-bringing ideas to life
Richard Brennan’s seventh book is aimed specifically at readers with back pain (or “back pack” as it says in the very first sentence of his Introduction!) He argues strongly that most back pain is caused by excessive muscle tension, which is caused by poor posture and that this is largely caused by sitting badly and in particular sitting for long hours at school on badly designed chairs.
The message may be a little over-simplified in places, but the book’s clear focus on what people do to themselves as a major cause of back pain is undoubtedly useful.
The author introduces the book with an account of his own experience of years of back pain while working as a driving instructor. He follows this with several good chapters describing the key features of the Alexander technique, including a chapter on the whole self, touching briefly on the mental, emotional and even spiritual aspects of back pain.
Richard Brennan gives plenty of suggestions for how readers can work on themselves. He recommends wedge cushions to improve sitting position and a range of “barefoot” shoes designed by his own son. He also writes at length about the problems with school chairs. He encourages readers to lie in semi-supine and try out inhibiting and giving directions.
The idea of a self-help book about the Alexander technique can send shivers down the spine of an Alexander teacher. But I think here the author has successfully struck a balance between just flatly saying “You need Alexander lessons for back pain” and suggesting ways in which back pain sufferers can change their experience by exploring for themselves. That a reader is unlikely to be able to improve their use much without some qualified help doesn’t matter, because Richard Brennan is quite clear that Alexander lessons are essential.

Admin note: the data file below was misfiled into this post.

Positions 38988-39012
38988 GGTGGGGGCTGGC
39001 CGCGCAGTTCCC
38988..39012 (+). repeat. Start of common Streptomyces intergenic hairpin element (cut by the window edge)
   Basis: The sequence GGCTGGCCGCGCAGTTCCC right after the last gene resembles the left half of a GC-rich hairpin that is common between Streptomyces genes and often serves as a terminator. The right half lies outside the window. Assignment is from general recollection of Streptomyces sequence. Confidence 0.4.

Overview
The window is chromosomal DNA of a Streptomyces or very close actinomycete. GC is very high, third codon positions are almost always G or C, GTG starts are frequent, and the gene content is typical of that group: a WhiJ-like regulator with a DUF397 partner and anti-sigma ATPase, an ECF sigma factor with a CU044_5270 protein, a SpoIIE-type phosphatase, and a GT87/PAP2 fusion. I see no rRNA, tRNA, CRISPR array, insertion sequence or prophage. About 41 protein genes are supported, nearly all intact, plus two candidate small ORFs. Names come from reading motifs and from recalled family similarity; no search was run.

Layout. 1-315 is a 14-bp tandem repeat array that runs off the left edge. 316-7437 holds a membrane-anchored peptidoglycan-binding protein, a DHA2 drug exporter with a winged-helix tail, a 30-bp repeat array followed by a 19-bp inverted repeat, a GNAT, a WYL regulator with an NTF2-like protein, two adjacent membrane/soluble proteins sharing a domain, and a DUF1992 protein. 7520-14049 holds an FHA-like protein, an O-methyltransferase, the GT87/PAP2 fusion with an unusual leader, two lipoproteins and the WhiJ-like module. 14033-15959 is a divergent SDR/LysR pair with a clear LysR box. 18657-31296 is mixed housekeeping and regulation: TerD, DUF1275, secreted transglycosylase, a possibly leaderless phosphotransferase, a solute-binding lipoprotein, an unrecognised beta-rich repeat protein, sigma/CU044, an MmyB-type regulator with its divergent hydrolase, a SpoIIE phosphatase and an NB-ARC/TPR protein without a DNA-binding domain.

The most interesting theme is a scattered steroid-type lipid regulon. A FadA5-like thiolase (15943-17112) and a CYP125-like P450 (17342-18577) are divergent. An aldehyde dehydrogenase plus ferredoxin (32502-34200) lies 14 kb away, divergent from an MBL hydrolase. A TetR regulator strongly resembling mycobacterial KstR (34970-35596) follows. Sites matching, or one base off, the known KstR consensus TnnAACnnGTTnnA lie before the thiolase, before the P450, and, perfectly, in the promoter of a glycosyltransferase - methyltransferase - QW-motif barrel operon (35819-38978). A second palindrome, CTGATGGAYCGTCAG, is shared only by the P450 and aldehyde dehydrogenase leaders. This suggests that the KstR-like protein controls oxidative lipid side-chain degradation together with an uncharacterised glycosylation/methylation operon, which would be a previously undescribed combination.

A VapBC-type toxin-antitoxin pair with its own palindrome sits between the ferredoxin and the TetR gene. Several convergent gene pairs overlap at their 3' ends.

The last 50 pages of the book give an account of the medical and scientific world’s response to the Alexander technique from Alexander’s time to the present day, followed by an number of personal histories. This all makes interesting reading.
The book is written in a way that is generally interesting and easy to understand. The writer is good at using everyday language to write about the Alexander technique.
There are some slightly muddled sentences:
“Then, while sitting, standing or lying, your teacher may use their hands to gently move a limb or head.” (page 44)
I think this could be quite alarming to some new pupils – is it the teacher who’s going to lie down? Not to mention the idea of the teacher moving “a head”. How many heads is a pupil likely to have?
But fortunately there is not too much of this kind of thing. So for a reader looking for help with back pain I think the author’s message will come through loud and clear.
There is a usable index which makes it possible to refer back to specific points at will, increasing the usefulness of the book considerably. Writers of other introductory Alexander books please take note!
A few quibbles: the illustrations are slightly underwhelming. What looks like a nice photo showing natural good use in a small child (page 26) is too dark to see properly, which is a pity. A drawing of the pelvis on page 54 is clearer, but unfortunately although the accompanying text (page 53) says “you will see that the top of the hips is directly in line with the disc between the vertebrae lumbar 4 and lumbar 5” you won’t, because the disc is not labelled.
However these are minor annoyances. Two new pupils have told me recently that they have read a book by Richard Brennan. My feeling is that he’s reaching the public and getting his message across.
© Judy Vigurs 2013
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